Singaporeans earned higher incomes last year and unemployment was kept low, despite the economic slowdown.
But productivity growth remained low, especially in domestically oriented sectors such as construction, retail and food services.
This was the picture painted in the Singapore Public Sector Outcomes Review that takes stock of how Singapore has fared in key areas of national interest, such as the economy, housing and healthcare.
The biennial report, released by the Ministry of Finance (MOF) yesterday, said that the lives of Singaporeans have improved amid the challenging environment.
It added that a key focus of the Government in the last two years has been to "provide opportunities for all by renewing the economy, transforming industries and enhancing lifelong employability".
On this front, the incomes of Singaporeans went up, with those in the 20th percentile and median income levels seeing their wages grow by 3 per cent per year since 2010.
The unemployment rate has also remained stable at 3 per cent or lower in the last five years, making it among the lowest in the world, said the 66-page report.
But productivity, which is key to maintaining sustainable growth, has been almost flat and grew by 1.3 per cent per year between 2010 and last year. This was due to the uncertain and sluggish global economic environment and domestically oriented sectors being less productive, said the report.
Spring Singapore deputy chief executive Ted Tan, in an MOF statement yesterday, said innovation and productivity will be key for Singapore's future economic growth and competitiveness.
Last year, Spring supported 22,000 projects by small and medium-sized enterprises to innovate, double the number of companies it supported the year before.
These efforts are expected to create about 19,000 new jobs and $6.9 billion of added value over the next three years.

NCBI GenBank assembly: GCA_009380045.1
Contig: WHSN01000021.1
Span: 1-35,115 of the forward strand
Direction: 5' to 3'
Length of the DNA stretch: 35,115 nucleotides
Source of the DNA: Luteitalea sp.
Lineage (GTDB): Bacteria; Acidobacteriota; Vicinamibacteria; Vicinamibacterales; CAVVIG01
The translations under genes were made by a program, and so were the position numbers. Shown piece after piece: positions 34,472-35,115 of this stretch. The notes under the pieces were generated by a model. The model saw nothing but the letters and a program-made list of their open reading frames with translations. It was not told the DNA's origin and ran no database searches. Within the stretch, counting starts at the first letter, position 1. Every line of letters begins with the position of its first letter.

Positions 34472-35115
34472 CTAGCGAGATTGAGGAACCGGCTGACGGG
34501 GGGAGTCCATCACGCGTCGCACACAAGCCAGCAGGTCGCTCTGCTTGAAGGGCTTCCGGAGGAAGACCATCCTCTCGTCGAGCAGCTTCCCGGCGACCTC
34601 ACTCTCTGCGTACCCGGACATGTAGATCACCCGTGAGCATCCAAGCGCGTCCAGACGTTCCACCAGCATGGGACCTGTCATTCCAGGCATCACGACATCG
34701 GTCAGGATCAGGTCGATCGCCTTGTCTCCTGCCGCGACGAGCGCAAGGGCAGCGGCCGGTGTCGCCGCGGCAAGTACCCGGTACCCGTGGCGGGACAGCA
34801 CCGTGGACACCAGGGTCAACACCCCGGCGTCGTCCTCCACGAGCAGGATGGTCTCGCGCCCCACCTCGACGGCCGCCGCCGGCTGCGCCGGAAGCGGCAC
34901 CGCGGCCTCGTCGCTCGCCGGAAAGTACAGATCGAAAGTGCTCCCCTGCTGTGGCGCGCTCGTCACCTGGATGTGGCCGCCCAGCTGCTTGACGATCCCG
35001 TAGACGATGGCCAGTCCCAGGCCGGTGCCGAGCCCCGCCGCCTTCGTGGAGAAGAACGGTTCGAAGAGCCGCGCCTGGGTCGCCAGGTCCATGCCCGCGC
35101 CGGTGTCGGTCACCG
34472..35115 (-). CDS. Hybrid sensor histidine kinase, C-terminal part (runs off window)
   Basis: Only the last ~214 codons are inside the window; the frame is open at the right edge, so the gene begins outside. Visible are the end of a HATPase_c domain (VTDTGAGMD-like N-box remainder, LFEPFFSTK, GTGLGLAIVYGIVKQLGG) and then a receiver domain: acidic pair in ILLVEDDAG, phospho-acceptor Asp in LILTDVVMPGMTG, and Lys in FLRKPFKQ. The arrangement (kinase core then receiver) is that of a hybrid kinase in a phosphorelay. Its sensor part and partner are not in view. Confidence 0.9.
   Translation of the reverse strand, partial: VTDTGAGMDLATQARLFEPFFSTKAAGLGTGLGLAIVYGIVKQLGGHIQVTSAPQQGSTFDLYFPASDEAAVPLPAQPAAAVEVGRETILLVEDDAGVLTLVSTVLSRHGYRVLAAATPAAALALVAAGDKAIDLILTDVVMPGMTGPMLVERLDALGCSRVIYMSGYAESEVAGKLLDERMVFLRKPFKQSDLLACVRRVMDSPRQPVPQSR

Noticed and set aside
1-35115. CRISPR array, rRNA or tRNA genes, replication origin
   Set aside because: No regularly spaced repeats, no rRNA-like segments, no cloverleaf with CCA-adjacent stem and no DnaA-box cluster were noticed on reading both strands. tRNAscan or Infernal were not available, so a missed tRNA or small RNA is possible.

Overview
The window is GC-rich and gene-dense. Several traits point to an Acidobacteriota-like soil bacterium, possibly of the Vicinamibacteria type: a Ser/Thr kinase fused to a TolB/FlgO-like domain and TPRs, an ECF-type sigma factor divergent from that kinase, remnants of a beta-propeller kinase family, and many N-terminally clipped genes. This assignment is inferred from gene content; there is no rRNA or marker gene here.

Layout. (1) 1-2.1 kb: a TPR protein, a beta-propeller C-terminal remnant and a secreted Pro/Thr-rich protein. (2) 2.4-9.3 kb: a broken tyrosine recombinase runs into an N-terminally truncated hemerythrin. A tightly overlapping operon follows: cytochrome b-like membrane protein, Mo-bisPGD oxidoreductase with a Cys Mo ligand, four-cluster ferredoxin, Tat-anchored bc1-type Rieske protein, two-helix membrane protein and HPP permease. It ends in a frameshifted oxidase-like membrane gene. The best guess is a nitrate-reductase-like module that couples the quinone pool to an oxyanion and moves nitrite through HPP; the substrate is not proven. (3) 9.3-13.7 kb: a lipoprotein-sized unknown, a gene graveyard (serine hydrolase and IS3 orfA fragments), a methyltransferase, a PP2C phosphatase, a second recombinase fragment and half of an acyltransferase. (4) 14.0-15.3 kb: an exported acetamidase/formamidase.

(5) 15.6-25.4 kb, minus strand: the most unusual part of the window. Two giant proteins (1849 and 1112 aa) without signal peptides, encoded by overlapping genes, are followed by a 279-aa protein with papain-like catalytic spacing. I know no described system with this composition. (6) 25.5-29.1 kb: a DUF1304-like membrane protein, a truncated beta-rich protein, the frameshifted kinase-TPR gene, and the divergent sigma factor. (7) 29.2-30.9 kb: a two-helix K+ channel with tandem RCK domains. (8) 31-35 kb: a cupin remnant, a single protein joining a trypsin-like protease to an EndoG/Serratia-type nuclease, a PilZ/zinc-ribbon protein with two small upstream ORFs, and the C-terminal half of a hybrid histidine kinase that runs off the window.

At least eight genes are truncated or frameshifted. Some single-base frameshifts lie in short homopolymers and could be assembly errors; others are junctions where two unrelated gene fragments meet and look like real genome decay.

In the area of housing, there are also signs that public flats have become more affordable for first-time home buyers, the report said.
It cited the fall in the debt-servicing ratio of new four-room Housing Board flats in non-mature estates to 22 per cent last year, from 25 per cent in 2014.
It added that this was due to the recent policy changes, such as the raising of the income ceilings for those who want to buy resale and new HDB flats, allowing more to qualify for grants.
On healthcare, the report said it has remained affordable for the elderly with schemes such as the Pioneer Generation Package (PGP). Nine in 10 pioneers received PGP subsidies at subsidised specialist outpatient clinics, polyclinics or Community Health Assist Scheme clinics between September 2014 and December last year.
Meanwhile, the report also noted the progress made on some of the pressing issues in the public transportation system, but said there was "room for improvement" in boosting rail reliability.
MRT trains are travelling longer distances before encountering delays. Last year, trains clocked 133,000 train-km between disruptions - delays of more than five minutes. This was up from 93,000 train-km in 2014.
But the number of train delays lasting more than 30 minutes doubled to 14 last year, compared with seven in 2013.
While the overall law and order situation remained under control, there was an increase of about 3 per cent in the overall crime rate per 100,000 people last year, compared with the year before.
This was largely due to the rising number of online commercial crimes, said the report.
Head of the civil service Peter Ong said the report was a good opportunity for the public service to "look back on our performance... as we chart our directions for the future".
He added: "In the next chapter of our Singapore story, we will work towards building a future-ready public service that will partner each and every Singaporean to build a better home for all."